This means that at present you require twice as much panel area to get the same output as quality monocrystalline panels. Don’t let this put you off thin-film, it’s just another aspect that needs to be taken into account.
As they are a newer technology, you may also find more variation in production methods, compatibility, quality and reliability of the end product as the two other panel types.
Monocrystalline, polycrystalline and thin-film panels perform slightly differently under extreme temperatures. Mono solar panels work marginally better at higher temperatures than polycrystalline panels, and thin-film is the least heat sensitive.
This is important if you’re in the Arizona desert, but in NZ the difference is so negligible I wouldn’t let temperature performance be a deciding factor in your panel decision.
Solar Panel Mounting
Solar panels can be installed on most roof types, including:
- Iron / Coloursteel
- Concrete tile
- Metal tile
- Slate, and
As the cost of solar technology becomes cheaper and more advanced, roofing and cladding solutions are emerging that integrate solar. Local examples exist, such as Solar-Rib by Calder Stewart and Metalcraft (mentioned above). There is of course the much lauded Tesla solar roof.
Ground Mounted Solar
If you have the land area, ground mounting of solar panels is another option.
Ground mounting can help ideally angle your solar panels to optimise power output. It also can provide a larger area than a rooftop and make access for panel installation and cleaning simpler.
It may also help you lower the installation and wiring costs, depending on the distance from your main switchboard.
The major disadvantage is that a structure is required, rather than fixing to your existing roof. Ready-made frames can be purchased, or you can erect a wooden frame to suit your installer’s requirements.
Shading of panels be trees and buildings may also be an issue for ground-mounted panels, so make sure you will have clear unobstructed sunlight.
When choosing a panel location, also consider how the wiring will be run back to your main switchboard. Make this practical and efficient for the installer.
Avoid the Shade
To maximise the benefits of your solar system, you should try to minimise the amount of time the system is shaded.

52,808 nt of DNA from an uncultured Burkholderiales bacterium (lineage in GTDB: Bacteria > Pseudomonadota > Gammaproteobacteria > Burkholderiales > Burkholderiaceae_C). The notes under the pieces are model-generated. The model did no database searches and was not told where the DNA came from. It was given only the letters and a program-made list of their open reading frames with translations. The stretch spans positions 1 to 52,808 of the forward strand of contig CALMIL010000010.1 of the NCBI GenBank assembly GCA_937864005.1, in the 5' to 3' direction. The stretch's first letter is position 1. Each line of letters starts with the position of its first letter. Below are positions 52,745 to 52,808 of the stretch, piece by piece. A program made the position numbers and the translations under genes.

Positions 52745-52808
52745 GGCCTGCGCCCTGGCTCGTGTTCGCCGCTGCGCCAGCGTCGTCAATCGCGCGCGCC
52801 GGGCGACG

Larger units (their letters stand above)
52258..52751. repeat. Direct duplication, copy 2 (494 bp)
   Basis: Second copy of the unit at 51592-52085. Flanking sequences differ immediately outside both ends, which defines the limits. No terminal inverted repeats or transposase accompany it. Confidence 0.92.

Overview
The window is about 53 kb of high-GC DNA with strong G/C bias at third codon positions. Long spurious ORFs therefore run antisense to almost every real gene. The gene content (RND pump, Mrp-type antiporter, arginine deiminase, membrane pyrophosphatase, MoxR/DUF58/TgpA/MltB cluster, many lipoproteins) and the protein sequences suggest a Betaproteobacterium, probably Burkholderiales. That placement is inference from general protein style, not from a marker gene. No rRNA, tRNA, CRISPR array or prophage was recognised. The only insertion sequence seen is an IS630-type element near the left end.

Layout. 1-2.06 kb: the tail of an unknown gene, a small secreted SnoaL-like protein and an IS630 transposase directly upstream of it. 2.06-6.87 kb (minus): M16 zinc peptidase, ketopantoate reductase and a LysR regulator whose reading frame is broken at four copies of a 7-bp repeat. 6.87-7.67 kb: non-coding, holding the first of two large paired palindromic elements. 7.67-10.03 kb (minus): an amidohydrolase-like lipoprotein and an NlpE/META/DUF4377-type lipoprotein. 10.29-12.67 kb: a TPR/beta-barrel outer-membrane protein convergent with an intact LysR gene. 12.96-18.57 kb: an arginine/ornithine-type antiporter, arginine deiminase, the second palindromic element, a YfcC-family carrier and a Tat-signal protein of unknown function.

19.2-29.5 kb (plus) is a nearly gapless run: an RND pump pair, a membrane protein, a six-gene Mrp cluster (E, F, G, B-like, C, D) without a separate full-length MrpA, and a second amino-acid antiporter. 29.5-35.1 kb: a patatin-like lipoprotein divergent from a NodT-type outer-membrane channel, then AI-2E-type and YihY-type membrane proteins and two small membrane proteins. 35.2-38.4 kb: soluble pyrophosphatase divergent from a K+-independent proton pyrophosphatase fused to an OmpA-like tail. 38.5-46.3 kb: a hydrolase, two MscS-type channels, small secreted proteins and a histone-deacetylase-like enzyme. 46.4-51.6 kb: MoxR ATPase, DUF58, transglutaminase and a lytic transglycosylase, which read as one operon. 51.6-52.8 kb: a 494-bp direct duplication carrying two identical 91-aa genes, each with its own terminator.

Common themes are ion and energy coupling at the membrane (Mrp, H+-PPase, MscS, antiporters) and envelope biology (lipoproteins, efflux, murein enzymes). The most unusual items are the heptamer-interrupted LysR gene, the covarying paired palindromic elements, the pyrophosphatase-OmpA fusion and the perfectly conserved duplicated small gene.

This includes locating the system away from nearby tall buildings, trimming nearby trees and ensure the panels are kept clear of leaves or moss.
A friend of mine who has a monocrystalline solar panel array installed early 2000’s, reports that even putting his thumb over the corner of one panel significantly reduces the output of the array as a whole.
Renewable Energy World has reported that shading only 9% of the area of a solar panel installation can reduce the output of the whole array by 54%.
Inverters convert the DC electricity that your solar panels produce into appliance-friendly AC electricity.
They don’t just blindly convert the electricity, modern inverters continuously monitor and adjust the power conversion process to maximise efficiency. This is called maximum power-point tracking, or MPPT.
MPPT is an important feature to consider for your system as it ensures you extract the maximum energy, and financial benefit, from your purchase.
For grid-tied solar systems, there are two main types of inverter each with their advantages and disadvantages.
A string inverter, also known as a ‘central’ inverter, is your typical solar power system inverter. A single ‘box’ that takes in DC power and outputs AC power.
They are usually mounted close to your switchboard, for example on an internal garage wall, and can typically convert from 1 kW up to 5kW of solar power to AC.
For larger arrays, multiple string inverters can be utilised. For example, a 9kWp solar array could have 2 x 5 kW inverters, or 3 x 3 kW inverters.
A single string inverter, indoors, away from the elements will convert all of your electricity. Typically a single larger unit is cheaper than multiple, smaller inverters.
String inverters typically have a high-efficiency rating, converting 95% to 98% of the input DC power into output AC power.
Modern string inverters typically offer performance monitoring on a small screen at the inverter and also remote monitoring via an internet portal, your phone or directly over wifi.
A single string inverter will see higher DC voltage and current than multiple smaller inverters. This means it may run hotter than individual smaller units.
Due to all panels being connected to a single string inverter, the system will typically optimise to one, or for larger units two, MPPT points. This can lead to lesser panel output than using micro-inverters, especially if there is a risk of shading.
The shading of only one panel in a large solar array can significantly affect the efficiency of the system as a whole. Reducing the output of all panels.
String inverters come in limited power ratings, typically in multiples of 1000W (1kW). Typical sizes might be 2kW, 3kW, 5kW etc, depending upon manufacturer and which brands your installer works with. Because the size of string inverters is limited, you may end up having to pay for one that’s bigger than you actually need.